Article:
• When an employer asks you about your previous experience, provide a brief, 1-2 sentence overview of a challenge that you faced.
• Then, a brief explanation of the actions that you took.
• Finally, you explain the result of those actions, with numbers if possible.
This format seems simple. But it’s a useful trick to keep you on track and highlighting situations where you’ve provided value. After increasingly using the C.A.R. method as an interview technique, more candidates are turning to the C.A.R technique to write resumes. As recruiters, the resumes that we see that use this method jump off the page. It’s worth exploring whether you’re actively looking for a job, or just looking to give your resume (or LinkedIn profile) a refresh for 2024.
A C.A.R. resume builds on the success of an accomplishment-based resume by adding focus. It cuts even more fat to focus on exactly what recruiters and hiring managers are looking for. It shows that you’ve contributed, rather than being a seat filler. Because it focuses on using action words, it’s more engaging to read. Most importantly, it tells a story, or a series of stories. Humans are storytelling animals, and people will always identify with a story more than a cold set of facts.
So how do you go about writing a C.A.R. Resume? Here are a few tips.
The overall organization of the document should be similar to a classic resume layout. Put your name and contact information at the top, followed by a brief objective statement, and a quick highlight of your skills.
It’s when you get into your past work experience (the next section) that the C.A.R. method comes into focus. For each job, identify 3-5 major challenges that you faced, related to the major deliverables for the role. These will be your bullet points. Treat each bullet point as an opportunity to tell a (brief) story, one to two sentences maximum. Each point should cover:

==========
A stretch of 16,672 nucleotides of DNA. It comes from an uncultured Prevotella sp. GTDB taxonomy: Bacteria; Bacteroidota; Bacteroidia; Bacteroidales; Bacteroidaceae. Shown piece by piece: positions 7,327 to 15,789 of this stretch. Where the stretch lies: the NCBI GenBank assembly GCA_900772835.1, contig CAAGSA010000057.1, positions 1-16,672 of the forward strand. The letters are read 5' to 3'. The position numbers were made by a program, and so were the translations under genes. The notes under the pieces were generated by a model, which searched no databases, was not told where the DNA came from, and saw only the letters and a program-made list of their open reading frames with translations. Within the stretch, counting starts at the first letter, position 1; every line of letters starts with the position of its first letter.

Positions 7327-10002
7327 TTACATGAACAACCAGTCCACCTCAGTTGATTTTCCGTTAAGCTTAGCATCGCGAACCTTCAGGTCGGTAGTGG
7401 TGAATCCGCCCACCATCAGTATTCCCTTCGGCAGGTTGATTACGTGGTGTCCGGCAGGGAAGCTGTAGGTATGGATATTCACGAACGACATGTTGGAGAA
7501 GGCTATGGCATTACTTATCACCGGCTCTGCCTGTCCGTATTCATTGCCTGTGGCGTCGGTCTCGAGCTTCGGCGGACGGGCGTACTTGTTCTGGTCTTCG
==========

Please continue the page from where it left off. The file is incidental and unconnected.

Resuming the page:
- A significant challenge you faced. In supply chain and procurement, a few examples might be a difficult situation with a supplier, a disorganized inventory process, a lack of data, or a supply chain crunch due to unforseen demand. Make sure to include as many key words as possible.
- the action(s) you took to address that challenge. Focus on your specific contribution in addressing the challenge. This might be arranging new terms to circumvent a supplier bottleneck, or implementing a new inventory management system.
- the result of those actions. In short, what are the concrete improvements that happened because of your actions? What were the cost savings? The increased inventory turns? The improved fill rate? Use relevant supply chain metrics as much as possible.